In 1989, soprano, Janet Coxwell, conducted a performance of the Mozart Requiem during the Newbury & District Arts Festival. She also sang the solo part, assuming the evening was to be a ‘one-off’ event but thankfully, several of the choristers from the ad-hoc choir begged her to consider making the group a permanent ensemble and so was born The Cecilia Consort. Some of those singers have been with the choir since its inception and many others have clocked up over ten years’ membership so the choir really does feel like an extended family, enjoying social occasions and extra special events such as carol singing in Newbury town centre.
On Saturday 3 November 2018 at 7:30pm, Janet will conduct a programme inspired by the theme ‘O Nata Lux’ (O Light born of light) at Douai Abbey and she is delighted to announce the inclusion of three different pieces by living composers. The lush O Nata Lux by American composer, Guy Forbes will stand alongside a piece of the same title written by British composer, Gabriel Jackson. As ever, the final a cappella offering will see the Abbey returned to its natural state of prayer and meditation and for this purpose, the choir has chosen Illumina by Patrick Hawes.
The titular piece, In The Beginning by Aaron Copland, will feature Janet as its soloist and the Douai audience is also to be treated to a performance of Handel’s breathtaking Eternal Source of Light Divine. The piece was one of the musical highlights at the wedding of Prince Harry and Meghan Markle and Patrick Craig’s unique voice will be complemented by Andrew Smets’s solo trumpet.
If you are a fan of Morten Lauridsen’s O Magnum Mysterium, you’ll love his Lux Aeterna which features in the second half of the concert. He quotes from the former in this deliciously atmospheric piece and his unmistakable use of tightly knit harmonies and intervals is a fitting grand finale to this special programme.
The Cecilia Consort is a 40-strong, mixed voice choir, directed by Janet Coxwell, which performs two or three concerts a year in and around the Newbury area. Tickets cost £15 (£5 for under 18s) and are available online from www.ceciliaconsort.org.uk, or by calling 07775 743445.
Review by Fiona Bennett
15th November 2018 Newbury Weekly News
Saturday saw the welcome return of The Cecilia Consort to Douai Abbey. Their musical director Janet Coxwell challenged both her choristers and their audience with a programme made up of music and text celebrating the theme of light.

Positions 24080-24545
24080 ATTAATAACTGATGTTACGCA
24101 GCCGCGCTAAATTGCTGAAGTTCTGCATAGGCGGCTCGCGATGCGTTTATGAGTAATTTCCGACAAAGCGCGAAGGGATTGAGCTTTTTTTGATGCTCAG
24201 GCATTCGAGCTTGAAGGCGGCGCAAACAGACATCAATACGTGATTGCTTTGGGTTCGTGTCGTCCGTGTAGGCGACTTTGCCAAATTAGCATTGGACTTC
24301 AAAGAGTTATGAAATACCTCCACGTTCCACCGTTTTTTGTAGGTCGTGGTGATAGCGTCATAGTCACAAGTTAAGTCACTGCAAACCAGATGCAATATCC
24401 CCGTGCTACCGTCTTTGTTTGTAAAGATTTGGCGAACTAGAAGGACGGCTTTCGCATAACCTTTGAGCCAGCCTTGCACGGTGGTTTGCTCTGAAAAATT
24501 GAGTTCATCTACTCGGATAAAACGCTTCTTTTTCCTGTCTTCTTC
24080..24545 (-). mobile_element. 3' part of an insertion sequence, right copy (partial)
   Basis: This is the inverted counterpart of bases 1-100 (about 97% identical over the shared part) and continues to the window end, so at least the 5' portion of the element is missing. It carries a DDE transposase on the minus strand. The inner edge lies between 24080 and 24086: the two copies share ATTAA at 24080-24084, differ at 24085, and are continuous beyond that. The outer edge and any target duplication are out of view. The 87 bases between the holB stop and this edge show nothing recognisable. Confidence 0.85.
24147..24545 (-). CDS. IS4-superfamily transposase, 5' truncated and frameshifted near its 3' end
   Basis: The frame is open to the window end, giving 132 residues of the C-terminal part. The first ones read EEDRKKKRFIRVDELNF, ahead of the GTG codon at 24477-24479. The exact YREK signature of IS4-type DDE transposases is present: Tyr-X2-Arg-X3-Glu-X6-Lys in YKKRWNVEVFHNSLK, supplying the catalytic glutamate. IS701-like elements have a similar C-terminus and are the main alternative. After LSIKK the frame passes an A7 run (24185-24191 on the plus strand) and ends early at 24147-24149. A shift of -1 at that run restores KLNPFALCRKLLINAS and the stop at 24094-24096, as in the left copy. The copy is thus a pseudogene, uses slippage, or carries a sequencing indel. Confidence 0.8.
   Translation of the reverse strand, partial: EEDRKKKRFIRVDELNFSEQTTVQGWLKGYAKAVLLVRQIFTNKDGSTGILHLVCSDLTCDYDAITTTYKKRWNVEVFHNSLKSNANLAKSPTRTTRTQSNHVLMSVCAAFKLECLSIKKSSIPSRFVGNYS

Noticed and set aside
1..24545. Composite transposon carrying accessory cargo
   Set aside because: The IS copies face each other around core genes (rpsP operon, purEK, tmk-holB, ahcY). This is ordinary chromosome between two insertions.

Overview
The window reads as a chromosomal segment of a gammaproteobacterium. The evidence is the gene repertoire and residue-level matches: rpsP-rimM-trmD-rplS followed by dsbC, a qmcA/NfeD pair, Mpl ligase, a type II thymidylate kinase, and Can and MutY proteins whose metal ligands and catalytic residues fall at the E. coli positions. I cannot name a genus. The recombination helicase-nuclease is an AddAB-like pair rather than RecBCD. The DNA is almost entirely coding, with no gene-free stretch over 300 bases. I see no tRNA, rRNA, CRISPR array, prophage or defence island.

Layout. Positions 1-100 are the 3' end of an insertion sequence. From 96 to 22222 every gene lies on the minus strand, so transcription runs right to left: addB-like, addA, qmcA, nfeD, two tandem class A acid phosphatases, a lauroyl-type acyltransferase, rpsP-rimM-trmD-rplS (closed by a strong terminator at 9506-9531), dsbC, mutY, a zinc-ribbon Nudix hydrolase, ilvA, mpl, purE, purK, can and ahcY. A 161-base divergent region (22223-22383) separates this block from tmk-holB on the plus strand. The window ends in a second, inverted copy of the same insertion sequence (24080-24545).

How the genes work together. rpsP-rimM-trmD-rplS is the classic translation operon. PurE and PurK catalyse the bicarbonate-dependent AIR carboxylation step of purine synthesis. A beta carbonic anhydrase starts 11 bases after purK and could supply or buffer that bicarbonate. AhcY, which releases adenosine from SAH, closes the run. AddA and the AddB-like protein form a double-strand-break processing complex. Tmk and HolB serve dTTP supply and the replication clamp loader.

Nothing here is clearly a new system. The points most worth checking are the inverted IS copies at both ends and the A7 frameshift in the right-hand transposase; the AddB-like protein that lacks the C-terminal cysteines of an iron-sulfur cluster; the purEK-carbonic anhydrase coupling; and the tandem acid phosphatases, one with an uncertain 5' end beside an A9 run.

The evening began with a performance of the 16th-century composer Thomas Tallis’ O Nata Lux, performed by Janet, special guest Patrick Craig (alto) and three of the chorus, Lucy Makin, Greg Choules and Anne Ware. The captivating sound of the five voices bewitched the audience and set the scene for an evening of diverse works on the same theme.
The titular work, Copland’s In The Beginning, is not without its pitfalls, but the mesmeric narrative style and journey to the fortissimo phrase ‘…and man became a living soul’ ran the whole gamut of emotions, with Janet’s powerful voice floating above the choir. Melodically, it is not an easy first listen, but there is no doubt it is an absolute masterpiece and the audience loved it.
A powerful (in every sense) performance of Copland’s Quiet Day by Andrew Smets (trumpet) and Steve Bowey (organ) brought us to the final piece before the interval, Gabriel Jackson’s O Nata Lux. Sung by the gentlemen of the choir, with Patrick’s lush alto tones hovering over the bass and tenor lines, the simple setting of the text was hauntingly serene and unmistakably Jackson’s work.
The choir relished the luscious harmonies in Guy Forbes’ setting of O Nata Lux and it was clear, this was one of their favourites of the evening. Andrew and Steve were joined by Patrick for a performance of Handel’s Eternal Source of Light Divine (recently played at the wedding of Prince Harry and Meghan Markle) and you would have heard a pin drop during this magical performance by organ, trumpet, and voice.
Morten Lauridsen has been described by The Times as ‘a classic of the new American choral writing’ and the gentle dissonance of his Lux Aeterna borrows several distinctive hallmarks from his hugely popular work, O Magnum Mysterium. The ever-reliable (and incredibly musical) Steve accompanied this piece on the organ and once again, I reflected on how lucky the choir is to have such a tenanted accompanist.
The abbey was returned to a place of prayer and meditation with the final piece by Patrick Hawes, Illumina. One of the UK’s most popular composers, he captures the theme of light beautifully in this short, simple, and yet, wonderfully melodic piece.
The night was cold, the fireworks relentless, but we left Douai feeling uplifted, calm, and inspired.